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UBC Theses and Dissertations

Free-space optical communication systems using on-off keying in atmospheric turbulence Yang, Luanxia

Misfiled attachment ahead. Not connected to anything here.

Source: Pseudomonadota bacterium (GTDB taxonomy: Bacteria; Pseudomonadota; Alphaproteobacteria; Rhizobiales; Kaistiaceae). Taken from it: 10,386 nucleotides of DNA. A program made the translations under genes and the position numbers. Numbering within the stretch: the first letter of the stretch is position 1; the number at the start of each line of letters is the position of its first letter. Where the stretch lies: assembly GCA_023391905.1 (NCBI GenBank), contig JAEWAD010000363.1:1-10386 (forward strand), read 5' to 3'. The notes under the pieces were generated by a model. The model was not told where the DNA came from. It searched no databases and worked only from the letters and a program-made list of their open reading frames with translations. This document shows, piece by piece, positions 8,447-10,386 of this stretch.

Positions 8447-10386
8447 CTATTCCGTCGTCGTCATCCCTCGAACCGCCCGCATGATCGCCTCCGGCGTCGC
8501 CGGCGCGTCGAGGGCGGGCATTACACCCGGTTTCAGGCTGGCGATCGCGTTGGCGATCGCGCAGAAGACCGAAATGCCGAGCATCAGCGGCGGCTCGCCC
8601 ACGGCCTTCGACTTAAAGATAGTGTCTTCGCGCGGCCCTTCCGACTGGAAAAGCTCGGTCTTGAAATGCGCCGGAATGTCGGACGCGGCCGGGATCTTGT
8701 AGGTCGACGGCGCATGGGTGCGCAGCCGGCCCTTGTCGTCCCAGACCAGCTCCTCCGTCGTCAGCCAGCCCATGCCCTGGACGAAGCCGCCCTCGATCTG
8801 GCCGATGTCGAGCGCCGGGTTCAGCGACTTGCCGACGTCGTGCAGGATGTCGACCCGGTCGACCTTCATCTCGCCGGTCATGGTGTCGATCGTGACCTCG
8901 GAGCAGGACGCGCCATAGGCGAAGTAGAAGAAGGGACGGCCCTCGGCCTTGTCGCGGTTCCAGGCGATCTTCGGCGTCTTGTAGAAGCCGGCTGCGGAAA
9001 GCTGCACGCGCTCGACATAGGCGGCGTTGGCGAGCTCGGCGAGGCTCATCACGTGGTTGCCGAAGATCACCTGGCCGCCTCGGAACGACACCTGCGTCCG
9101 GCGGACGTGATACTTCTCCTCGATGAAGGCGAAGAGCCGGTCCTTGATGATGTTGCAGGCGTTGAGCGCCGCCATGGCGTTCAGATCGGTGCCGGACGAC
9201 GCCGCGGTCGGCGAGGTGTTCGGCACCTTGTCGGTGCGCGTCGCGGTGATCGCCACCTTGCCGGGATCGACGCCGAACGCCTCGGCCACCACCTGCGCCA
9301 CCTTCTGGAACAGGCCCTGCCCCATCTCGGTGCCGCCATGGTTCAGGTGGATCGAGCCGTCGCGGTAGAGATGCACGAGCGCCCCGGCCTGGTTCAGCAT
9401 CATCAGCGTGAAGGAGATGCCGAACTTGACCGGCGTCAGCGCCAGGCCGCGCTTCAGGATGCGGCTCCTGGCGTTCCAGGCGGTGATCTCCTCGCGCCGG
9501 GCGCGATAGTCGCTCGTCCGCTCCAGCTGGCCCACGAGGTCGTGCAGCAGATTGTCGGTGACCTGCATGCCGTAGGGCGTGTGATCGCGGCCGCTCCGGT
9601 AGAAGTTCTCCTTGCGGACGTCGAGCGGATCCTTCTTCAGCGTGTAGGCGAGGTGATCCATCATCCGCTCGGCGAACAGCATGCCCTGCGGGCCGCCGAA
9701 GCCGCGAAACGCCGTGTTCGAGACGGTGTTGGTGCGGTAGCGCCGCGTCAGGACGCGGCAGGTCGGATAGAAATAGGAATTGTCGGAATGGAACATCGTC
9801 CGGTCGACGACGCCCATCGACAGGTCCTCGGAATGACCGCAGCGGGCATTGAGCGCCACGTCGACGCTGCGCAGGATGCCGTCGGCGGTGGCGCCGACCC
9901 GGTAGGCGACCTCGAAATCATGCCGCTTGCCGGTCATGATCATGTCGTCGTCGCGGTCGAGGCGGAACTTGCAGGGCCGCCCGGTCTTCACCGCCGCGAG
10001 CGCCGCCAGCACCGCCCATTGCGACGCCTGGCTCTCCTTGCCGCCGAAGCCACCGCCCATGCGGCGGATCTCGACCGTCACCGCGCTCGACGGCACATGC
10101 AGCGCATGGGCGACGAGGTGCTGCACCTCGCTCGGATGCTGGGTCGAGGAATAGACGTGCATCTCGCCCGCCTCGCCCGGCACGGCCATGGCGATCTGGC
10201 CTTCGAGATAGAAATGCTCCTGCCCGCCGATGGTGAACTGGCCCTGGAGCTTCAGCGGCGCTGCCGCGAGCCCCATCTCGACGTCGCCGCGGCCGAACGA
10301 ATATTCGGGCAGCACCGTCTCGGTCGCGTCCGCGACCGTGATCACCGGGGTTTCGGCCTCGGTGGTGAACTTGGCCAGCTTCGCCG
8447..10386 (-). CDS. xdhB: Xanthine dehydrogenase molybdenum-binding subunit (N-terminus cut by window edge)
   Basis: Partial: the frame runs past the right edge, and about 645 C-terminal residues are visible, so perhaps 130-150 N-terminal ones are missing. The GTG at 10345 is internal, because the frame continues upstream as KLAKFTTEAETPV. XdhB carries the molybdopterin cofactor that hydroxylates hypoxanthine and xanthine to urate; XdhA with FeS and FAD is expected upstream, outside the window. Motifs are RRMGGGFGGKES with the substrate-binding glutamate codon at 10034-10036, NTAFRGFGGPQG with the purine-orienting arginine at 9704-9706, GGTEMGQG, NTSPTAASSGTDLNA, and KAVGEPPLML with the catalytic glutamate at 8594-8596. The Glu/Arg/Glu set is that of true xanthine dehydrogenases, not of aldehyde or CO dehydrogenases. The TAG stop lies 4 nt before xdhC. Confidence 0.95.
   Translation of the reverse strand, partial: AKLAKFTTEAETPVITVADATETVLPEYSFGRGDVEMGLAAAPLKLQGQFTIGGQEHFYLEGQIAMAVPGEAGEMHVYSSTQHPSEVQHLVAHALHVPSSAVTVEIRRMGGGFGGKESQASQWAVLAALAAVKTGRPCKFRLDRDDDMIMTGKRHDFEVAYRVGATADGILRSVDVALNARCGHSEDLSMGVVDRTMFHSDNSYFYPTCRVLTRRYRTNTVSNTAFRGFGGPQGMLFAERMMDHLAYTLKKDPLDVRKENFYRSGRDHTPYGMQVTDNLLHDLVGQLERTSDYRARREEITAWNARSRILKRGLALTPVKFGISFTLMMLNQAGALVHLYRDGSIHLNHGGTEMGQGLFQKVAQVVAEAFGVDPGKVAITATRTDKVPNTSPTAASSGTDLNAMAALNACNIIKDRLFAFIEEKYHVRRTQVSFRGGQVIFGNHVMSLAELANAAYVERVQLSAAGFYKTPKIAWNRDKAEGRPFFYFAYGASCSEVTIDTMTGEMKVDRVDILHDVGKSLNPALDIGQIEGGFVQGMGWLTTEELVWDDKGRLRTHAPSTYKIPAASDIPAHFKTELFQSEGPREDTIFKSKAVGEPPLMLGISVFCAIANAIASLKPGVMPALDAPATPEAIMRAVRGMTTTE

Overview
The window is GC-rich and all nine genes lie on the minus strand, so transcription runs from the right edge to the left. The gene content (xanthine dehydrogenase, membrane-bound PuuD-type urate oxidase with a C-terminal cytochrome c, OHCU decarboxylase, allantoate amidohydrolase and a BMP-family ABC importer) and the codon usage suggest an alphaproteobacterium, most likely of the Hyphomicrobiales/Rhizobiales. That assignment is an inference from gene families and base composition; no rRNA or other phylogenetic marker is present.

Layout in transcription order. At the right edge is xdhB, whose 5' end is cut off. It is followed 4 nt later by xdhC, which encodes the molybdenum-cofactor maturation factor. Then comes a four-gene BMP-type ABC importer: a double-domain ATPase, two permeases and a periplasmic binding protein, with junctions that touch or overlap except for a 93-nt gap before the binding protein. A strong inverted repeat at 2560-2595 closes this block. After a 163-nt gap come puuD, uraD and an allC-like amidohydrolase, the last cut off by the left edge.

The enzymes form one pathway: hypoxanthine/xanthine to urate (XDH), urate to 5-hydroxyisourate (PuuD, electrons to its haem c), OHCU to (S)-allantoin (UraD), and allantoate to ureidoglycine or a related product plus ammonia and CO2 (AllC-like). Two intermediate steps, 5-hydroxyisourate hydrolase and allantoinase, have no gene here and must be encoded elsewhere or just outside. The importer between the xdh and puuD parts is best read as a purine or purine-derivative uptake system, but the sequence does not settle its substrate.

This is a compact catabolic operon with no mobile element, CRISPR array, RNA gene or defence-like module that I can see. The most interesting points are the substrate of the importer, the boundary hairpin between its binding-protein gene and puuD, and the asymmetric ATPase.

In this thesis, we focus on the bit-error rate (BER) performance improvements for free-space optical (FSO) communication links operating over atmospheric turbulence channels using on-off keying (OOK). Laser beams employed in these links are subject to scintillation, during their propagation through atmospheric channels, and this can lead to significant BER performance degradation. Such systems can suffer from irreducible error floors that result from the use of demodulation with fixed and unoptimized detection thresholds. The resulting error floors are analyzed for the general case of low and high state offsets (i.e., nonzero extinction ratios). To improve the BER performance, there are three techniques developed in this thesis. The first technique employs electrical signal-to-noise ratio (SNR) optimized detection. The system uses the electrical SNRs to implement adaptive detection thresholds and eliminate the error floors. The system can accommodate operation with nonzero extinction ratios, as it uses the method of moments and maximum likelihood estimation techniques to estimate the low and high state offsets and electrical SNR. The second technique employs source information transformation. Using source information transformation can also eliminate error floors, and it can detect the OOK signal without knowledge of the instantaneous channel state information and probability density function of the turbulence model. It is shown that source information transformation can achieve comparable performance to the idealized adaptive detection system, with greatly reduced implementation complexity. The third technique employs convolutional code. Using convolutional code can mitigate the effects of turbulence induced fading. The BER performance is analyzed for FSO systems using convolutional code and OOK. Through our analysis, it is shown that using convolutional code can improve the BER performance of an FSO system significantly.

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